One of our biggest efforts this year is to drive global feedback back into the GRI Reporting Framework - https://www.globalreporting.org/reporting/latest-guidelines/Pages/default.aspx . GRI’s multi-stakeholder process is what lends global credibility to the Guidelines themselves. It is estimated that over 30,000 experts in sustainability have contributed to GRI’s work over the years. This has come about not only in the creation of the core set of Guidelines, but also in the development of ten Sector Supplements - https://www.globalreporting.org/reporting/sector-guidance/Pages/default.aspx and in numerous research and Linkage Documents - https://www.globalreporting.org/Pages/resource-library.aspx?resSearchMode=resSearchModeText&resCatText=Linkage+Documents .
The G4 Development Process
At this very moment GRI is working globally to enhance the Guidelines and bring them up to date with the most current thinking on the sustainability reporting. This work will culminate in the next generation of the GRI Reporting Framework, also known as G4.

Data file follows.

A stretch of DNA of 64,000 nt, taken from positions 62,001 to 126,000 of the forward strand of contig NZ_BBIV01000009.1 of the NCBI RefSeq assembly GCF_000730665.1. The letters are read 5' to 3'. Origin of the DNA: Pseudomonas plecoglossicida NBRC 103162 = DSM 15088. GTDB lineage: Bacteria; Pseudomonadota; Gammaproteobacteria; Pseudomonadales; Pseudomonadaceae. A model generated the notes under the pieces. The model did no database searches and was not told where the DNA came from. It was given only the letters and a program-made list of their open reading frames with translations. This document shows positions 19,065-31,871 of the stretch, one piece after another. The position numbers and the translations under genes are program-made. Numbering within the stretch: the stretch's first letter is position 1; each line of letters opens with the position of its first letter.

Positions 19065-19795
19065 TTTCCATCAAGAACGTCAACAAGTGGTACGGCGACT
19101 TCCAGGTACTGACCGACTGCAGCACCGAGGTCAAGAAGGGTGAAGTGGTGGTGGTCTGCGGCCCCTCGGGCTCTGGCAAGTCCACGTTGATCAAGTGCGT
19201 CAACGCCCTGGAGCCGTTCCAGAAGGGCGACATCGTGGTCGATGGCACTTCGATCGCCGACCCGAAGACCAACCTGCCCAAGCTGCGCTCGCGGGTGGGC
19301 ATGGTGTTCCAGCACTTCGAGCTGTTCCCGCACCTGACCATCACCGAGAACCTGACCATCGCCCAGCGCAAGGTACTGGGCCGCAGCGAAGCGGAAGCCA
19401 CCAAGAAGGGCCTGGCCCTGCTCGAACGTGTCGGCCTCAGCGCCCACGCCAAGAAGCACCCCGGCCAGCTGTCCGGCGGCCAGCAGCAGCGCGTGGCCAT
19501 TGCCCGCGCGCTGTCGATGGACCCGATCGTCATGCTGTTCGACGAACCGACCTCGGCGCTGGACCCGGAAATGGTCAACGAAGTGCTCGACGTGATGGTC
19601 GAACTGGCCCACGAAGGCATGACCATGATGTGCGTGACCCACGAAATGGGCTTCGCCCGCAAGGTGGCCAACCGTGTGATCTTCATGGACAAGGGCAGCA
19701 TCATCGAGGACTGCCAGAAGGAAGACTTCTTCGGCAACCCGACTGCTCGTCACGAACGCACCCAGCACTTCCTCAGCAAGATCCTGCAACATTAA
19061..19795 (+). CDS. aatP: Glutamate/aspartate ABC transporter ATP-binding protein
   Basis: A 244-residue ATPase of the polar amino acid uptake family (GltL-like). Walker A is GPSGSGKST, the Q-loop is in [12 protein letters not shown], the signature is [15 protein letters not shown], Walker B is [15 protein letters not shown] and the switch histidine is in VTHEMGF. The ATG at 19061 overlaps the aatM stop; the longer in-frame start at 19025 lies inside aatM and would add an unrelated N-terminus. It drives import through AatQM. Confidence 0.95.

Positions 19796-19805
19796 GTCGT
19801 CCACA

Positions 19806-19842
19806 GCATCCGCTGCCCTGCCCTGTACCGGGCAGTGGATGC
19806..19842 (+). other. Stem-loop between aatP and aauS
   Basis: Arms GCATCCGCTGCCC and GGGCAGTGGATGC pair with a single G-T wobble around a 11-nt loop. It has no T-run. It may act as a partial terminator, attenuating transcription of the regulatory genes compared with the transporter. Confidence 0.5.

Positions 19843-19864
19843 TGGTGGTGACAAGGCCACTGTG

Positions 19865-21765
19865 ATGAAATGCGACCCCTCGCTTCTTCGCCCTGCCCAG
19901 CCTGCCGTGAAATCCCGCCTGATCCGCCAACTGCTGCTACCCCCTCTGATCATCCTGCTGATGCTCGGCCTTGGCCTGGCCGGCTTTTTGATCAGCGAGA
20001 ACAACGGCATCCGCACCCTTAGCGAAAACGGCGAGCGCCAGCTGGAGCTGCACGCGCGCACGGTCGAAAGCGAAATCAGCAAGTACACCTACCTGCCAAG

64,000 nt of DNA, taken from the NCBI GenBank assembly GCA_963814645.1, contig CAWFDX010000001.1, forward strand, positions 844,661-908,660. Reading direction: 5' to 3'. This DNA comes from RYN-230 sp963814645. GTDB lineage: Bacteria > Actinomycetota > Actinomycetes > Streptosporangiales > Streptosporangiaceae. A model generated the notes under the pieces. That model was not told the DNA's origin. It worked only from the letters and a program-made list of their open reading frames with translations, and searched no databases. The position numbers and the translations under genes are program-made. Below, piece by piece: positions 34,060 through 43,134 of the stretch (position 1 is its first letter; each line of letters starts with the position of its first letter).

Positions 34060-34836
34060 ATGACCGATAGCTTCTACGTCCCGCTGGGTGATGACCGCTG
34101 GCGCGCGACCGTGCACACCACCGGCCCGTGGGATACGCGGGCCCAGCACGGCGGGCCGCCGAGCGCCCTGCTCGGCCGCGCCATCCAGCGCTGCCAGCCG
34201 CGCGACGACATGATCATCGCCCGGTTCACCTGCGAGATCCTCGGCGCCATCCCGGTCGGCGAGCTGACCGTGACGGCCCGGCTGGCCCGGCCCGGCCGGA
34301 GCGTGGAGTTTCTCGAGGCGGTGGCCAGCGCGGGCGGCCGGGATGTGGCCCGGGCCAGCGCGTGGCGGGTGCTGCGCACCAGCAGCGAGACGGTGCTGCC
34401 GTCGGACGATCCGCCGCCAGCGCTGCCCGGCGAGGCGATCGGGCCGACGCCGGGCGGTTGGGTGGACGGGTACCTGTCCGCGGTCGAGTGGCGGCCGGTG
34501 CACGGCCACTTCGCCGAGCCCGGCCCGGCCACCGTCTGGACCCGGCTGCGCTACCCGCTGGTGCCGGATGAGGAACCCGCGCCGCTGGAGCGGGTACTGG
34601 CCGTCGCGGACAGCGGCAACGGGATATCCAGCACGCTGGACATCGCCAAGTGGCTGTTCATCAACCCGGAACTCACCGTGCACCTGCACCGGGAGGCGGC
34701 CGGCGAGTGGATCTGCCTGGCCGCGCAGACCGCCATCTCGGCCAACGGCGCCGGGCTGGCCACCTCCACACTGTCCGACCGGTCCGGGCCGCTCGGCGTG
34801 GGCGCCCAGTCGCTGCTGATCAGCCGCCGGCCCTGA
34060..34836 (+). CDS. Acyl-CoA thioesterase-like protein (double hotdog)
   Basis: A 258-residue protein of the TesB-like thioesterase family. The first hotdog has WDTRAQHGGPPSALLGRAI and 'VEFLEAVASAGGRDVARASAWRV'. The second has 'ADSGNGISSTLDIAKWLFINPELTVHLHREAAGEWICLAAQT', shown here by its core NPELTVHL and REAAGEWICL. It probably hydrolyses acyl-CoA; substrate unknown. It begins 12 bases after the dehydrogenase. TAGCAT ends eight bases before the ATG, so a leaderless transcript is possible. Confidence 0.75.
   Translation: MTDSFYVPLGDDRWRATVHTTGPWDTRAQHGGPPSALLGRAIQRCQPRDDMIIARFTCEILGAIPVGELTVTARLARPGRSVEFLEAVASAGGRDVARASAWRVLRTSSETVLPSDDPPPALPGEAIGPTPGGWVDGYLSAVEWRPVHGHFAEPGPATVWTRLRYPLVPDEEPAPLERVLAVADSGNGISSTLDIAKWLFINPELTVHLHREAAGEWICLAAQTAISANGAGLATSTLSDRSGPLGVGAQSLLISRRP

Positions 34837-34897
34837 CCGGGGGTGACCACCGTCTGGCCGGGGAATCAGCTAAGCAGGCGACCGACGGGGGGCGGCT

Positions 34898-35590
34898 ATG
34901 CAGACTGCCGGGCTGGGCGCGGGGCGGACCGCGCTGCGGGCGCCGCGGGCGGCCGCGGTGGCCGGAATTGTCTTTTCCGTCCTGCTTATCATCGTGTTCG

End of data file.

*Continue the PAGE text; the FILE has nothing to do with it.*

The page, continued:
The Guidelines’ development is influenced by changes in the reporting field, such as the introduction of new concepts, trends and tools, and requests by new players. By developing guidance, GRI aims to drive and direct sustainability reporting, towards a sustainable global economy.
The landscape of sustainability reporting is continuously evolving; which influences the development of GRI’s guidance. More stakeholders than ever – including regulators, investors, rating agencies and NGOs – are increasingly asking for non-financial data.
The next generation of GRI Guidelines – G4 – will aim to address requirements for sustainability data, and enable reporters to provide relevant information to various stakeholder groups. The Guidelines will also improve on content in the current Guidelines – G3 and G3.1 – with strengthened technical definitions and improved clarity, helping reporters, information users and assurance providers.
G4 is planned to be published in 2013. G4’s development follows GRI’s due process, using GRI’s multi-stakeholder international consultation method. Public consultation periods, diverse expert Working Groups and GRI’s approval procedures will ensure that G4’s guidance is consensus-based and reflects the broadest possible stakeholder input.
A detailed description of the steps GRI will take in developing G4 is provided in the G4 Development Process Overview.
International Working Groups
The G4 Working Groups - https://www.globalreporting.org/reporting/latest-guidelines/g4-developments/g4-working-groups/Pages/default.aspx are tasked with developing the content of the new GRI Sustainability Reporting Guidelines. A total of five Working Groups will contribute to the G4 Guidelines, these are: